When imaging acute ischemic stroke (AIS) patients, a new CT angiography imaging method proved to be a reliable tool for imaging selection, according to a Canadian study published online Jan. 29 in Radiology.
Treatment for AIS patients has shifted over the past few years, according to the research team, including lead author Bijoy K. Menon, MD, with the Calgary Stroke Program at the University of Calgary. Current imaging techniques include unenhanced CT, single-phase CT, perfusion CT and MRI.
While all current modes of stroke imaging are effective, many leave much to be desired by the radiologist, including sensitivity to patient motion in unenhanced and perfusion CT and MRI and the invasive nature of conventional angiography, which is not feasible as a fast diagnostic tool for stroke patients.
“With acute stroke treatment, every minute counts. If you delay treatment by 30 minutes, you reduce the chances of the patient doing well by nearly 15 percent,” Menon told Health Imaging. “This is a big problem as most strokes can incapacitate the person for life. In the past, imaging techniques would take time to acquire and interpret. This time can often be around 15 to 30 minutes in some cases.”
In light of these stroke imaging needs, Menon and colleagues developed a multiphase CT angiography imaging tool that gives clinicians information on degree and extent of pial arterial filling in the brain.
“Our technique is easy to do, very fast to interpret even by a less trained physician and significantly resistant to patient motion,” Menon said. “It is also inexpensive when compared to techniques like MRI and CT Perfusion. These qualities make us believe that it will improve patient care in stroke significantly.”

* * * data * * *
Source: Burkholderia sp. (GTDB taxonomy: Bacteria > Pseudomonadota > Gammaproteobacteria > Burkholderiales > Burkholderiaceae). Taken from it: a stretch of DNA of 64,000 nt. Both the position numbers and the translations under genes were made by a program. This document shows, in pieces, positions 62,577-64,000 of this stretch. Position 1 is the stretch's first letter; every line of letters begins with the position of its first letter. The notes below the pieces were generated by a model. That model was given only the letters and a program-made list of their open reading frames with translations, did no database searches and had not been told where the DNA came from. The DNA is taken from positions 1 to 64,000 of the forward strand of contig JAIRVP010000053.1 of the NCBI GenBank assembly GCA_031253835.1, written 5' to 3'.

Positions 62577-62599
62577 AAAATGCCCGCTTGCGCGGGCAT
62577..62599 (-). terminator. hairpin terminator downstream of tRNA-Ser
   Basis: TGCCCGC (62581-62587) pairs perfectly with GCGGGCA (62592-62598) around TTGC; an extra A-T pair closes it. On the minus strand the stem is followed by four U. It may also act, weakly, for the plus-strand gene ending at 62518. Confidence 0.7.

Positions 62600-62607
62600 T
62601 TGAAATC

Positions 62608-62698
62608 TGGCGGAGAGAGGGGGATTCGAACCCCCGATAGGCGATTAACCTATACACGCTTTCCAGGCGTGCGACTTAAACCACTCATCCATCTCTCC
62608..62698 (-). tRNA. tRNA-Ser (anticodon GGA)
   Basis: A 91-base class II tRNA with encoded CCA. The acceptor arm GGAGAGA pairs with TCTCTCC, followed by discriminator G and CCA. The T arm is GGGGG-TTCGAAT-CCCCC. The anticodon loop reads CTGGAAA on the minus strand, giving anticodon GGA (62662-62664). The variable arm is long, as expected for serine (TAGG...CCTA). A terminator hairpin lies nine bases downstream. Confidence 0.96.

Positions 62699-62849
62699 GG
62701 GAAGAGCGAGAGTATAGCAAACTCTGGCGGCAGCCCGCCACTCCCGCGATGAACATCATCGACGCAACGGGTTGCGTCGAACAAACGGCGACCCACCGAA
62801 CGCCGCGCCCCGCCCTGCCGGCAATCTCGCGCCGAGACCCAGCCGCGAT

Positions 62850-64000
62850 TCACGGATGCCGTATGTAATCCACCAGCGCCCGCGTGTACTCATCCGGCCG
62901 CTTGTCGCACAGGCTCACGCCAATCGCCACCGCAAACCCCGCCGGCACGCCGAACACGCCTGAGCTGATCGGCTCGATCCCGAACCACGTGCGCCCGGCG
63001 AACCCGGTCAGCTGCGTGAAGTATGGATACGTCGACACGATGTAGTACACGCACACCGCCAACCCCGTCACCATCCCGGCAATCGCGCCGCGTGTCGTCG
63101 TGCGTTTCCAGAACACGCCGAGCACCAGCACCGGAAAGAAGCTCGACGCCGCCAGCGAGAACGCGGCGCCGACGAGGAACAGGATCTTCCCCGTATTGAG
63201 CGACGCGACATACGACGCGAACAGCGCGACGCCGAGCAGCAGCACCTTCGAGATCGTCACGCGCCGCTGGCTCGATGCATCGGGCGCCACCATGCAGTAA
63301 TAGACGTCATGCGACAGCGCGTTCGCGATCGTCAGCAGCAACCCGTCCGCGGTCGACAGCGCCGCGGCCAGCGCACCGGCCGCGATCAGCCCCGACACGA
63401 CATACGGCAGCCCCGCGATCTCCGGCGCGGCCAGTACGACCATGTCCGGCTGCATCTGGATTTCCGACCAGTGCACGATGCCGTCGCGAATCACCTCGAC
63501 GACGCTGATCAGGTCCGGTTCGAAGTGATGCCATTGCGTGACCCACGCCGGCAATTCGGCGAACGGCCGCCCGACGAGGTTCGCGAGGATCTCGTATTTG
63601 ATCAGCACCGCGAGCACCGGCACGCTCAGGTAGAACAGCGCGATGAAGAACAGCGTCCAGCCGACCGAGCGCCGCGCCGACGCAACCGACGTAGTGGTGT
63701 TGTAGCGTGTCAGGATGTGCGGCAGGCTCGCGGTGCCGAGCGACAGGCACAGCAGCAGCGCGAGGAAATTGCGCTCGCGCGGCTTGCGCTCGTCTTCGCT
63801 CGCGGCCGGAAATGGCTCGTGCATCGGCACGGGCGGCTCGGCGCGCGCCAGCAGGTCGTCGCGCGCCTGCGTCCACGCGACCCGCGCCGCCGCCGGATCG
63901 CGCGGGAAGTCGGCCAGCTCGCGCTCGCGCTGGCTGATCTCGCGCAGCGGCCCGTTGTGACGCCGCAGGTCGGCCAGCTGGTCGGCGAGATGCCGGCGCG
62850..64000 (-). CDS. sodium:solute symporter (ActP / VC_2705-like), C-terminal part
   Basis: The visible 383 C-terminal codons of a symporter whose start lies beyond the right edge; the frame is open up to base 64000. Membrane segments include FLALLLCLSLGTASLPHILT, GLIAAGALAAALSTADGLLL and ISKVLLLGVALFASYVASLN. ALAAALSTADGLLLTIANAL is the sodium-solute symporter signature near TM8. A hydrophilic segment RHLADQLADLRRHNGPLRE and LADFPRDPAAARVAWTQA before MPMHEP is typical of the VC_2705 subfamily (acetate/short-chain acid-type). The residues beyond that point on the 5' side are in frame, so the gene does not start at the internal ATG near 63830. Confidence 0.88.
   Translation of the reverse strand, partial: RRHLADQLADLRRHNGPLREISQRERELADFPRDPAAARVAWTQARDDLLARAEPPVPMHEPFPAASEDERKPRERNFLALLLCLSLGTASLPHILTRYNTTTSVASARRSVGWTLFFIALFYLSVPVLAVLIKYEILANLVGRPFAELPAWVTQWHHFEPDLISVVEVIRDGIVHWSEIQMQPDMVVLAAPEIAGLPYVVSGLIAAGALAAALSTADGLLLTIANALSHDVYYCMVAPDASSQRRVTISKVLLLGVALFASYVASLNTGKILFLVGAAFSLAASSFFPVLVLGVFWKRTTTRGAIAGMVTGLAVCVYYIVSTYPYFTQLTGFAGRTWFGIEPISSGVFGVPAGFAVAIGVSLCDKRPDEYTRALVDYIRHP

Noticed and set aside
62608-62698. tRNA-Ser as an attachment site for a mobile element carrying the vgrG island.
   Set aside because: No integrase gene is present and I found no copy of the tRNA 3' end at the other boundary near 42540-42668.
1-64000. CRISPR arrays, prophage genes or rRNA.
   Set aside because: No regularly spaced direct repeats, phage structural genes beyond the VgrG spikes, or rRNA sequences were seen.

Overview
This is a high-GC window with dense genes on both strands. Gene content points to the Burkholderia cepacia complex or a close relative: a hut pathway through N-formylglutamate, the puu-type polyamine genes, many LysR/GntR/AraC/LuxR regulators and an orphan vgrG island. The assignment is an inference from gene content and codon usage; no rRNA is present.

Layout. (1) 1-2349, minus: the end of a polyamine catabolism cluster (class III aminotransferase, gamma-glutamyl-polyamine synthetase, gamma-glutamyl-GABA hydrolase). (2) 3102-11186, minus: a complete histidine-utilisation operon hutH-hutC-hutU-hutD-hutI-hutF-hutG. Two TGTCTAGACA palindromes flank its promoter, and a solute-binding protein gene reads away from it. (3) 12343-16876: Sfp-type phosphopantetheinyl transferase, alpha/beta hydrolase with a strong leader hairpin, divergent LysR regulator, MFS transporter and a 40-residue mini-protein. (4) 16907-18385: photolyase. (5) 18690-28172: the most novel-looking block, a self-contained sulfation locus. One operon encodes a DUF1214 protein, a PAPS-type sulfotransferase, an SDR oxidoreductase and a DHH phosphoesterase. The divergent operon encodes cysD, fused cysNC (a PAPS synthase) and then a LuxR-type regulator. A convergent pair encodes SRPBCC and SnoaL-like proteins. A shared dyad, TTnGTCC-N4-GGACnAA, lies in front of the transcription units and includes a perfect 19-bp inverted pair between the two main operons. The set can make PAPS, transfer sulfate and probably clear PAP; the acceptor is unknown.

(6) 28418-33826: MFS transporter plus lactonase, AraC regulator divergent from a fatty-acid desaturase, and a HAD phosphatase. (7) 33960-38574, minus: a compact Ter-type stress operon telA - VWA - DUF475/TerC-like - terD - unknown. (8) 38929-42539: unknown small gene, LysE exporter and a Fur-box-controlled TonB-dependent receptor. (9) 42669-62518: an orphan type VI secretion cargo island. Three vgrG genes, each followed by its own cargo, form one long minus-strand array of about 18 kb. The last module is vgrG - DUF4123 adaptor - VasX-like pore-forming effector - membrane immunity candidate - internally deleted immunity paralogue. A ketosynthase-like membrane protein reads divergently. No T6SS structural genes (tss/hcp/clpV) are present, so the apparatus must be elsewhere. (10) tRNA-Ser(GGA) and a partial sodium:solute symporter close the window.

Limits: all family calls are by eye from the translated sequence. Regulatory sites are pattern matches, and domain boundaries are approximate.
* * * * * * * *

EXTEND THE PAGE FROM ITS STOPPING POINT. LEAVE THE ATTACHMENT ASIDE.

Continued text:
To study the effectiveness of the new imaging technique, the authors scanned 147 patients using baseline unenhanced CT, single-phase CT angiography of the head and neck, multi-phase CT angiography and perfusion CT. Mean patient age was 72 and the patient cohort was 49.7 percent male.
The ability of multiphase CT angiography to predict clinical outcome was modest but better than that of models using single-phase CT angiography and perfusion CT. Additionally, multiphase CT models decreased National Institute of Health Stroke Scores by 50 percent over a 24 hour period.
“Our study shows that multiphase CT angiography has good interrater reliability,” Menon and colleagues wrote. “It reduces uncertainty in clinical decision making and may be slightly better in the prediction of clinical outcome than currently used techniques, such as unenhanced CT, single-phase CT angiography, and perfusion CT.”
Menon said another major strength of multiphase CT angiography is its relative low cost.
“It’s inexpensive when compared to techniques like MRI and CT perfusion,” he said. “These qualities make us believe that it will improve patient care in stroke significantly.”
This new imaging method, Menon concluded, will be a boon to both stroke patients and their clinicians.
“The ease of use of the tool together with the time it saves when treating stroke patients will result in the technique being used more and more in stroke patients not just in major stroke centers but also in smaller ones. It has the capability of improving outcomes further in patients with this debilitating disease,” he said.